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    PCS Move to Washington, D.C.? Here's What to Expect

    Is your family moving to the Washington, D.C. area? It’s time to do your research! 

    Living in our nation’s capital is an incredible opportunity. While some challenges you’ve heard about are true (long commutes and high cost of living), you’ll learn to work around them and thrive like the rest of your built-in D.C. military family. What to Expect for Your PCS Move to Washington, DC

    D.C. Area Base Amenities and Commute Times

    Washington, D.C. is unique because it’s common for all service branches to work side by side. Families regularly live among their own branch as well as the others, even on one military installation. Before arriving, reach out to one of the many military family and spouse groups in the area. They’ll have all the answers to your most pressing questions, plus a little personal experience to share.

    There are more than a dozen military bases in and around the National Capital Region, and their attributes and amenities vary greatly. Some have on base housing; others do not. Sizes range from vast like Fort Belvoir to small like Fort McNair

    D.C. area basesSome of the military installations in the D.C. area:

    Availability of services such as child care centers and Exchanges also differ. None of the installations have the same amenities, leading military families to look to the outside community for support. Military family organizations such as the USO regularly work with military families and have events on most bases.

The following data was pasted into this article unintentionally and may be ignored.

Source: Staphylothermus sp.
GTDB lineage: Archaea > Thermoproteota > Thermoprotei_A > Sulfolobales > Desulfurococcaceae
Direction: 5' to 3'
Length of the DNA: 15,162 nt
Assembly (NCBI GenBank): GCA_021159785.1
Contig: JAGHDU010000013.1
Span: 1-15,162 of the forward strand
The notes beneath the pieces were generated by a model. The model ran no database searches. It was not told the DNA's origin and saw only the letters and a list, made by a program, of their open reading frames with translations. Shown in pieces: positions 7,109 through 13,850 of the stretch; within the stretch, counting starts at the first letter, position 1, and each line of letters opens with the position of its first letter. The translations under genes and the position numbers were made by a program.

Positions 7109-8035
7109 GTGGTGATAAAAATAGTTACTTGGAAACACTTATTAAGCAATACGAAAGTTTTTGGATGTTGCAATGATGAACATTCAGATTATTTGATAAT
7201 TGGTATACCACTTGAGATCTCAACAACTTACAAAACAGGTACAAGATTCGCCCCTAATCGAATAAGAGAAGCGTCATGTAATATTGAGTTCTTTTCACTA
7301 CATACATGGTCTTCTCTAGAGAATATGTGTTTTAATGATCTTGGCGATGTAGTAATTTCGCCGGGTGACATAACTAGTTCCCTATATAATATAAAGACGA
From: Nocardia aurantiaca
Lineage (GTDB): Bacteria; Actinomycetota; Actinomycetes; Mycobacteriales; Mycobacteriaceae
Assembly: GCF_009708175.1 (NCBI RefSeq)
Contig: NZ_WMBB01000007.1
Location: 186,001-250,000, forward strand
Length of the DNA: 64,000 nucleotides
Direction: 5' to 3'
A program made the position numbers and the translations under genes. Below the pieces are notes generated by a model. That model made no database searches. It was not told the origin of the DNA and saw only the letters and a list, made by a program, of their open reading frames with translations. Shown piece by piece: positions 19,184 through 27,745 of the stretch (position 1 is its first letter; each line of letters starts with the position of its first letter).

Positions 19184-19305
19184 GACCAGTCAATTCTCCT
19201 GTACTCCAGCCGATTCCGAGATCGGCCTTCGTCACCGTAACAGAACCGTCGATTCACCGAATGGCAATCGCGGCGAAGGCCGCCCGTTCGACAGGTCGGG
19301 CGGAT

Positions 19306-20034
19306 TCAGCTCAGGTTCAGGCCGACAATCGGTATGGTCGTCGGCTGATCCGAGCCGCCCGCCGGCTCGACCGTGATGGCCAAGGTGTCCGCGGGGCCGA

Keep in mind that, just because the commute in total miles from any base to home seems short, like 10 miles, it doesn’t mean your drive is quick. It could be close to an hour, depending on the time of day. Metro trains and buses are a big part of life in the D.C. area. 

    Understanding Washington, D.C., Geography Terms

    You’re already familiar with how to use acronyms in the military. Here are some terms to know  while you’re learning your way around the area. Don’t sweat the D.C. lingo. You’ll pick it up in no time! 

    washington-dc-1606276_1280Street view in Washington, D.C. 

    National Capital Region (NCR): The Department of Defense Dictionary of Military and Associated Terms qualifies the geographic area encompassing the District of Columbia and eleven local jurisdictions in the state of Maryland and the Commonwealth of Virginia.

    The DMV: Washington, D.C., Maryland, and Virginia. Some government entities, such as the Census Bureau, add portions of West Virginia to this area.